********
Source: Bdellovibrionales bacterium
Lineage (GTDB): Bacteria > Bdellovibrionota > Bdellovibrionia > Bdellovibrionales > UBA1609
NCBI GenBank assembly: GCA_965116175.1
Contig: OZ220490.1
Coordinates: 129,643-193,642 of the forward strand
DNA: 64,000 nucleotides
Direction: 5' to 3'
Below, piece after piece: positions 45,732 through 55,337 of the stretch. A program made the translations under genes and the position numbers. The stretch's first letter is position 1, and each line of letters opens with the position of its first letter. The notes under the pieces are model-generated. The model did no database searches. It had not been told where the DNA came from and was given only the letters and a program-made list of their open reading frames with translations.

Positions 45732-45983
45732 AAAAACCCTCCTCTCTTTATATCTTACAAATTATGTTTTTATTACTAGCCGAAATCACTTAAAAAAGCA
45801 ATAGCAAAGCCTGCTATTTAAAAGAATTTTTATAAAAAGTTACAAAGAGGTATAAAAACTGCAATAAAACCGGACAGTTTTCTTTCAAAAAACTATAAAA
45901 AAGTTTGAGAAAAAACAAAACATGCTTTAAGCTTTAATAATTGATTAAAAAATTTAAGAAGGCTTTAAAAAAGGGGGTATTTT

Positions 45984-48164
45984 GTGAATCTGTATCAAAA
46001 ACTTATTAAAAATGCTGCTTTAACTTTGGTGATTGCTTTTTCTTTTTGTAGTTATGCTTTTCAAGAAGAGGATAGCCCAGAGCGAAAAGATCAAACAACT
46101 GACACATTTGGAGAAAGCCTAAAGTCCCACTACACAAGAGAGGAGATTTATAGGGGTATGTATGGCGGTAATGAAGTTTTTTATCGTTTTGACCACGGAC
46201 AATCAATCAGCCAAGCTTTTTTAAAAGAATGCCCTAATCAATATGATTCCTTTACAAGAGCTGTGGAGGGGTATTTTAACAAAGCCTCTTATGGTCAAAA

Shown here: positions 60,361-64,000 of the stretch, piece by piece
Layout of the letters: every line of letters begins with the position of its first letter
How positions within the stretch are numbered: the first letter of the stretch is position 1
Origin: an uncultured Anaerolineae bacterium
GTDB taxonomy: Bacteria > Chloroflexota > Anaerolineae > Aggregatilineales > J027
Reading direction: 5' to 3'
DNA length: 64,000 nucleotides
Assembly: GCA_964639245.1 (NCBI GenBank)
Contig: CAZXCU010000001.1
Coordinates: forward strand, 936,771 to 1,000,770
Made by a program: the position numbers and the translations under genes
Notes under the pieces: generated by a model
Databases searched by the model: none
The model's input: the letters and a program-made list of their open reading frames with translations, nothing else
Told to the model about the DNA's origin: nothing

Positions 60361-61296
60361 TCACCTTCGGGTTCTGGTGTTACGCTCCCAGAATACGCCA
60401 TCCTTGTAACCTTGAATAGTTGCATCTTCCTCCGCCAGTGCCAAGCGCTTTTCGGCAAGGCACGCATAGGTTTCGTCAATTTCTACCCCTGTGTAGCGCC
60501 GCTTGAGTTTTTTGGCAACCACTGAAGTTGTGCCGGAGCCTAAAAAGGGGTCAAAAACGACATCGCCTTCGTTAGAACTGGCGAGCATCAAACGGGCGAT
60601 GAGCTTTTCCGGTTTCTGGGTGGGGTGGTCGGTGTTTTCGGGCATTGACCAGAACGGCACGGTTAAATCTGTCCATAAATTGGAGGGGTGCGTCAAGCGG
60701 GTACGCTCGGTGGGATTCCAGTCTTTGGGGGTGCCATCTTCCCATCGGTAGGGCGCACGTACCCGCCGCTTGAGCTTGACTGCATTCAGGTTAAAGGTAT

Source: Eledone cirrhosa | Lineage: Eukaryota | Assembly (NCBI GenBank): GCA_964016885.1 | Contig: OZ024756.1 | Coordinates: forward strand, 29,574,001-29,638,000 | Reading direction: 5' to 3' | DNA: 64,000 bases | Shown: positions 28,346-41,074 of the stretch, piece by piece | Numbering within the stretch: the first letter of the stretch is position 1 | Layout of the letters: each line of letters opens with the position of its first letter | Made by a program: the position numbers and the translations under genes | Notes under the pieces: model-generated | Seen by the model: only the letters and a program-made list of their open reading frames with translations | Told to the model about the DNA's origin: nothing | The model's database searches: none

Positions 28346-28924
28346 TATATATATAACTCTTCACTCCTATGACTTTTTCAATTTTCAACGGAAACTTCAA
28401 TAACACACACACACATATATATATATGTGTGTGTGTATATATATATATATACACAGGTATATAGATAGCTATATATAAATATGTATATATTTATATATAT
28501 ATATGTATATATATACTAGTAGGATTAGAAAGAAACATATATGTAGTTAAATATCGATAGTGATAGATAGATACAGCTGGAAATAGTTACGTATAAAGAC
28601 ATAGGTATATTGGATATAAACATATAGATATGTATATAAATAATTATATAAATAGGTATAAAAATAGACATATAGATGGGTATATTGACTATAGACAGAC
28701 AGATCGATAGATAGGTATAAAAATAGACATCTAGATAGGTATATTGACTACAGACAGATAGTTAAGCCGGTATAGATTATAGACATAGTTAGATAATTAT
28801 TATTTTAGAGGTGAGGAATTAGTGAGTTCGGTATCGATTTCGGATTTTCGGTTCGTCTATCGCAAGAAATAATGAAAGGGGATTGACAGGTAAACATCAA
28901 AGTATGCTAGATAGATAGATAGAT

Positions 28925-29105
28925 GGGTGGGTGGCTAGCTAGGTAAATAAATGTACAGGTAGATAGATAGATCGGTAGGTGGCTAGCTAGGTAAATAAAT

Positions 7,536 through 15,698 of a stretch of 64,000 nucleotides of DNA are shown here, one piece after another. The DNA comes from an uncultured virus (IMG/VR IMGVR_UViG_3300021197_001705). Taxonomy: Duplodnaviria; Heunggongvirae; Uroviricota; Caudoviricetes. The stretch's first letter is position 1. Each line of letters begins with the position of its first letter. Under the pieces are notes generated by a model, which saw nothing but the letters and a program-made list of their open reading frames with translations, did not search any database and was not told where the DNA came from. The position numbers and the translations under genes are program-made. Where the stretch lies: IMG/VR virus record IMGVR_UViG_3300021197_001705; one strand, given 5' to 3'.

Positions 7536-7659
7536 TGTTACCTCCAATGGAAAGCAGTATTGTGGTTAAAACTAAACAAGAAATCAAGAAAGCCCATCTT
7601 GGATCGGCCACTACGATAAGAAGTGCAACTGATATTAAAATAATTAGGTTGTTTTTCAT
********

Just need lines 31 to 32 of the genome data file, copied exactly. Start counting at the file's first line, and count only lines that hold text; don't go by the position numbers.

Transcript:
The model's input: the letters and a program-made list of their open reading frames with translations, nothing else
Told to the model about the DNA's origin: nothing